I quite like Sony Pix. And it’s not just because they seem to show some obscure but beautiful movies like David Mamet’s The House of Games. It’s mostly the trailers that do it for me.
In all the other movie channels, you see the commercial trailers, 70% of them starting off with the same voice saying the same words: “In a world where…” With Sony Pix, you don’t see any of that. You see a scene, or part of a scene, with an occasional fade out to a black screen with the credits. That’s it. Simple.
And you know what, it works for me. It doesn’t necessarily tell me what the movie is about, but it tells me, very often, what the experience of watching it would be like. It makes me want to see the movie, more than the normal trailers would.
The scene that made me want to see The House of Games is the one shown in the Sony Pix trailers, where an elderly con-man and his friend demonstrate a simple con to a woman. A man goes to a store, puts down twenty dollars in singles and asks for a twenty dollar bill in exchange to send to his aunt. He takes the twenty and puts it in an envelope and seals it. Meanwhile, the shopkeeper realizes that there are only nineteen singles in the wad he got. So the man gives the shopkeeper the envelope, takes the nineteen dollars back saying he’ll get the remaining dollar from his wife in the car and walks away. The shopkeeper opens the envelope and finds it empty.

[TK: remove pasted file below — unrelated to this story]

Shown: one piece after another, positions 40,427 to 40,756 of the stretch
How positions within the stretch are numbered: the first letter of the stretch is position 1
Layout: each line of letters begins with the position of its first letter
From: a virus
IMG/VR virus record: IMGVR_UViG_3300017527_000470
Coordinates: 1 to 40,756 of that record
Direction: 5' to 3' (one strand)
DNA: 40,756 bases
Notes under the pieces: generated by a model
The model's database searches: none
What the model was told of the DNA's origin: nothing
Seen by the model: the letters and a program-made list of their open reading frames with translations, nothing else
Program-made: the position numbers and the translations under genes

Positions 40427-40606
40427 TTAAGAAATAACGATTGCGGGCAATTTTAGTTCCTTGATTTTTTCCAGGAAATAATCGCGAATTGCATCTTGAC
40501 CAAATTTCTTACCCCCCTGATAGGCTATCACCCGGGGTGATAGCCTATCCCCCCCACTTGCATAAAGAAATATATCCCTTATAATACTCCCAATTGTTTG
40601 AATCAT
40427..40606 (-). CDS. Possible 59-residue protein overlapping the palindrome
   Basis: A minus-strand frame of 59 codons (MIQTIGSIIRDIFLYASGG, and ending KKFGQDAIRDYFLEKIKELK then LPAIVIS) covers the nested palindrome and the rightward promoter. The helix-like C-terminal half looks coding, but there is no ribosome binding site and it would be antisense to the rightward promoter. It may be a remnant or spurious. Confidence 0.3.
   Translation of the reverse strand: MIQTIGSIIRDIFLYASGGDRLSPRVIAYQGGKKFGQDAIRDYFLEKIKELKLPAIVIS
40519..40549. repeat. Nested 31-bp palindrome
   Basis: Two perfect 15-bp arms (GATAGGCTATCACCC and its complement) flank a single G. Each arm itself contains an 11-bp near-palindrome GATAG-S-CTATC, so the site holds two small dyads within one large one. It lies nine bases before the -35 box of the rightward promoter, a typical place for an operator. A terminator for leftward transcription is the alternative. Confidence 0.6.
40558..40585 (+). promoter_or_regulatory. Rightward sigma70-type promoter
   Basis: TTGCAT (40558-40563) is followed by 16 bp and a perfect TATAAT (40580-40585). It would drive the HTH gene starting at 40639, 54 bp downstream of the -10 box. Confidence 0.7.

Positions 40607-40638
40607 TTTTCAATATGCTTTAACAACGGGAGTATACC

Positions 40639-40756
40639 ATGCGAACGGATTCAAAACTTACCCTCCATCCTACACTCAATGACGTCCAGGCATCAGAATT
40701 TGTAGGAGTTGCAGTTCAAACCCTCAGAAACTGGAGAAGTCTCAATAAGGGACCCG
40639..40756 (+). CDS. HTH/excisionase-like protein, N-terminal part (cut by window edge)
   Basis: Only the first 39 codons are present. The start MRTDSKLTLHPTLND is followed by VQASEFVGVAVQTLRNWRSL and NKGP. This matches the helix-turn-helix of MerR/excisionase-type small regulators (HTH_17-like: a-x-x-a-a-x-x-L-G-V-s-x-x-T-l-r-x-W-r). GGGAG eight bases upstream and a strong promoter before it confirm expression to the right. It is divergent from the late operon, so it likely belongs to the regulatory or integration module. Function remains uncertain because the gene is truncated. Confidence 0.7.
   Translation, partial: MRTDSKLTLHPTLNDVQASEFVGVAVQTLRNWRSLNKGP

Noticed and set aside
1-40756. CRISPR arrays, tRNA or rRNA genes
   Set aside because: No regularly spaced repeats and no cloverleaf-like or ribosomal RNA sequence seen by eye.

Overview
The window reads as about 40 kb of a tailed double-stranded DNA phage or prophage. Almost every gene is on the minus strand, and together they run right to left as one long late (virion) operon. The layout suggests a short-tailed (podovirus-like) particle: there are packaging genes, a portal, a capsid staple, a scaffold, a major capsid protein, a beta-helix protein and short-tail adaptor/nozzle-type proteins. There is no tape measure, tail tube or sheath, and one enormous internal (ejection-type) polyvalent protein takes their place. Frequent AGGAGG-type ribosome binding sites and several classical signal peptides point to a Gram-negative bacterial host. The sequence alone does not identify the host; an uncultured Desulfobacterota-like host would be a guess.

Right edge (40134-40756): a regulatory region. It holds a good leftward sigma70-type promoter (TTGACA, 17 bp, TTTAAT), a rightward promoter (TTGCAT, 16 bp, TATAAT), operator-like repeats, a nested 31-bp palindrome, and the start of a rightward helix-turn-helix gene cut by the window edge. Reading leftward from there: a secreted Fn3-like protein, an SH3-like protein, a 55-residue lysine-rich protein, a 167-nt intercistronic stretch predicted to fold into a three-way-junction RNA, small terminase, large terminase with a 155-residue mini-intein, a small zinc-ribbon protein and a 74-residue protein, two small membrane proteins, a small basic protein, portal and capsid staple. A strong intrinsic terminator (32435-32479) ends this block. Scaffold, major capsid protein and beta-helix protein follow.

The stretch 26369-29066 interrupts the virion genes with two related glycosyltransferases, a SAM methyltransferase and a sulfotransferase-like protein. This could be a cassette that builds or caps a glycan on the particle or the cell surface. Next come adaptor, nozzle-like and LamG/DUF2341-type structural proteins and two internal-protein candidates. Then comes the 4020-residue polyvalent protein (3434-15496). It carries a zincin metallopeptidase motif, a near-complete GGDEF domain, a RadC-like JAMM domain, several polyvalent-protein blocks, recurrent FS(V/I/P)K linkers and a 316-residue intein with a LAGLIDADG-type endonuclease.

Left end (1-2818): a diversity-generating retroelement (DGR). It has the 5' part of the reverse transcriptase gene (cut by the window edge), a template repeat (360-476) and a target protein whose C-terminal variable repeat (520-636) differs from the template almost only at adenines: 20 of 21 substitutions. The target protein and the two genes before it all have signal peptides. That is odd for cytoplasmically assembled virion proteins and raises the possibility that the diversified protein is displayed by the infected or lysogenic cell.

It is a simple, uncomplicated scene. But that deceptive simplicity, and the fascination of watching a con unfold and be explained, has a lot to do with how the woman slowly gets sucked into their world.